Mastering Photo Printing

6. September 2013 10:23 by Calvin Yu in   //  Tags: , , , , , , , ,   //   Comments

With more people using digital cameras, more are also printing these digital images at home. To avoid the hassle of store development, and extra processing fees, photo printers are a good investment for amateur or professional photographers alike. However, unlike a professional lab, many individuals might be unaware of specific ways to best optimize printing from home. The following tips will help you get the most out of your photo printer, allowing you to best capture all of life's precious moments for many years to come.

Invest in high-quality photo paper.

The single best way to ensure a high quality photo at home comes from buying the right paper. In particular, you need to know the difference between glossy and matte finishes. Glossy finishes are better designed for vibrant landscapes or other outdoor shots. Matte finishes are better designed for architecture, black and white, or simple portraits because they bring out shadows and other subtle details.

Check your printer's photo settings.

Many printers have to be optimized for photo printing. Always make sure you have the highest quality setting. Often times normal day-to-day printing can be done in a draft setting, but photos require this high quality setting for the clearest image. Many printers also can be optimized even further, with specifications for the type of photo you will be printing. If you're printing a matte photograph, for instance, check out this tutorial from Digital Photo Magazine.

Get to know editing software, if you have it.

Most printers have basic editing software that allows you to crop photos, adjust brightness, contrast, and sharpness with just a few single clicks. Check your printer's manual to see if this is included or just browse through your programs folder. These little touch ups can make the difference between a good and exceptional image, so make use of this software whenever you are able to.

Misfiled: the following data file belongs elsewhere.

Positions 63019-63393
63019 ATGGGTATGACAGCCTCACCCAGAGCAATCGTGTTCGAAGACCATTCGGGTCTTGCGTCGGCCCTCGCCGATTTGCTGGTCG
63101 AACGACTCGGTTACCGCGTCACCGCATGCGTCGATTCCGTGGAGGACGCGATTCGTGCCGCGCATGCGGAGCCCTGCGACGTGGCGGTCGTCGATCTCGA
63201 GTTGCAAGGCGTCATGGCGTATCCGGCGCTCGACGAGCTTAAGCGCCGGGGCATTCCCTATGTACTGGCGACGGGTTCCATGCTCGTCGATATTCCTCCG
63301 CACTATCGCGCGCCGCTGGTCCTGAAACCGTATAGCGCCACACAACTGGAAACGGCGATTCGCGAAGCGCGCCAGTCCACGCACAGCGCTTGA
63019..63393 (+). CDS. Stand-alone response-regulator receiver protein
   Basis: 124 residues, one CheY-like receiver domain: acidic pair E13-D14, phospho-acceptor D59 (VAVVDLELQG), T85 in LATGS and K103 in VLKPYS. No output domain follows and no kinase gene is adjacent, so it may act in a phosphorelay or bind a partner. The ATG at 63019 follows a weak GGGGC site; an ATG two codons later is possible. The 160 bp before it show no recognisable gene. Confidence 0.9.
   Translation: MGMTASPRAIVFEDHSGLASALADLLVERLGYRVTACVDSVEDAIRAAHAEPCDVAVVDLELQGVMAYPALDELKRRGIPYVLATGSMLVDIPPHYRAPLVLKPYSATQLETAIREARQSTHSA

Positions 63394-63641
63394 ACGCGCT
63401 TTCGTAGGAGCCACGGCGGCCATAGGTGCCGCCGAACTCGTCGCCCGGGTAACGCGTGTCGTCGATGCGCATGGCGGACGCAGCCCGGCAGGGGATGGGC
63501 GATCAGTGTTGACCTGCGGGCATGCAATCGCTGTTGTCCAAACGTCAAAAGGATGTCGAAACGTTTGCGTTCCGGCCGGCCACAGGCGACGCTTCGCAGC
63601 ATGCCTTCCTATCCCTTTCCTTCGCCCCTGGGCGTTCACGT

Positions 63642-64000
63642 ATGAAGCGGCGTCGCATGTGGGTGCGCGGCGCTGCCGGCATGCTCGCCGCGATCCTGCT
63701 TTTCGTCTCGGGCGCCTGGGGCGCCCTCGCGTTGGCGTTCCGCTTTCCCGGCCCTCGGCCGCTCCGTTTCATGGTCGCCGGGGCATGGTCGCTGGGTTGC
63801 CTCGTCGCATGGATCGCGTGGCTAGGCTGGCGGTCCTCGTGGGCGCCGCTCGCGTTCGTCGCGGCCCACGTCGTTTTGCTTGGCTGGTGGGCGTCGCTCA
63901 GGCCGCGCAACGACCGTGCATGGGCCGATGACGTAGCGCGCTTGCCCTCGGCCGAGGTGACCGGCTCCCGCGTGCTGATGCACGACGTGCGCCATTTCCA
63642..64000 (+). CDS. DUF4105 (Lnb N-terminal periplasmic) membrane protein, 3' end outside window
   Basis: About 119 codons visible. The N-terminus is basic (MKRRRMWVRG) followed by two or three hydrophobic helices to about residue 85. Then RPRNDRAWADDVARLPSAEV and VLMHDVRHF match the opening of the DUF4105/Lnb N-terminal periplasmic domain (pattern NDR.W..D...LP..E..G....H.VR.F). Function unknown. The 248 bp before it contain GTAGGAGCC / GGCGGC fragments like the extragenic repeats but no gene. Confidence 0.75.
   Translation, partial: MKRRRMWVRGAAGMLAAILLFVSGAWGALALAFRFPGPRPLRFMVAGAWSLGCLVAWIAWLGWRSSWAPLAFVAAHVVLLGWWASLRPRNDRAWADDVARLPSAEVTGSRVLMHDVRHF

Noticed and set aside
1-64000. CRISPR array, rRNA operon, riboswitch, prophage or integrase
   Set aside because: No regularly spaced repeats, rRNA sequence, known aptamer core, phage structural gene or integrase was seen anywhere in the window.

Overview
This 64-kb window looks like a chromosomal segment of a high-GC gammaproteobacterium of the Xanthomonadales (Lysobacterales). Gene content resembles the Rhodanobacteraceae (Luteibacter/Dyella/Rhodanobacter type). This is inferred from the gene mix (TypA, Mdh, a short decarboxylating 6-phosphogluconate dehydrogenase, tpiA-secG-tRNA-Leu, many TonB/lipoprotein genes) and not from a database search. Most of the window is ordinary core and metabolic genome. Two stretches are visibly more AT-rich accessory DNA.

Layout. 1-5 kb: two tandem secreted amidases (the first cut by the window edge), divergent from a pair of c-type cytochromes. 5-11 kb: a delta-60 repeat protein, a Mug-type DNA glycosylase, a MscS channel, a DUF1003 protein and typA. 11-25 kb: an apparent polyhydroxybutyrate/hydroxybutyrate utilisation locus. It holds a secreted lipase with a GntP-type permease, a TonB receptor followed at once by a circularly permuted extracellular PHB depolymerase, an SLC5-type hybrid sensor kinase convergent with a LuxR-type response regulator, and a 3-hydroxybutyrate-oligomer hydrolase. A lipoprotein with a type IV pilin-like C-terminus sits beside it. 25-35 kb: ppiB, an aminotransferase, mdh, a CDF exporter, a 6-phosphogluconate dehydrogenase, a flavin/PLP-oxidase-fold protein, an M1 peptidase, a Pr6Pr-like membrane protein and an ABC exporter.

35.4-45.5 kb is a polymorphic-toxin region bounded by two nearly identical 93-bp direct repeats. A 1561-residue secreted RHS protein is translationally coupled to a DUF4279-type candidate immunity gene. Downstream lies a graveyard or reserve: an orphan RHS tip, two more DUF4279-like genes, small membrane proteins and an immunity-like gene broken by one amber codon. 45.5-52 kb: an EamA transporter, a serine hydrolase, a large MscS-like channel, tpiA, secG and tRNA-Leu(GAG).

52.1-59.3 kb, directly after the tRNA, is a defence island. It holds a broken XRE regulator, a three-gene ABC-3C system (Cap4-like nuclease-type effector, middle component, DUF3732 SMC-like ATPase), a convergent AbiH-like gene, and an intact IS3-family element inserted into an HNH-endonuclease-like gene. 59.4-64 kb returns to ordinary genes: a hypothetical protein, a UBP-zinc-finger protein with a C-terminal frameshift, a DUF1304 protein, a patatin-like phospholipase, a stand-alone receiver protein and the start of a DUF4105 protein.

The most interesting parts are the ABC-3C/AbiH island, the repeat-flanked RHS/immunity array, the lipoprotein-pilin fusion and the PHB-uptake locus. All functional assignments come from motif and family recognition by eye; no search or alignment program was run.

Look at print resolution before printing.

Be careful not to overedit or crop your photo too much. These edits can resize the photo to a much lower resolution. Because photographs are a series of dots, otherwise known as pixels, if the image has fewer of these pixels, it will come out blurry. When in doubt, always stick to smaller 4 by 6 or 5 by 7 prints for the clearest image. If you want to print a larger photo, after editing be sure to view it in its "actual size" in a print preview. For more information on what pixels are, and how they effect photo quality, Photoshop Essentials offers an excellent in-depth analysis of these ideas.


While these are only some of the tips to help you get the perfect photo printed at home, they can go a long way in helping you to familiarlize yourself with all aspects of photo printing. For all of the photo printing pros out there, feel free to share other tips below. Happy printing!

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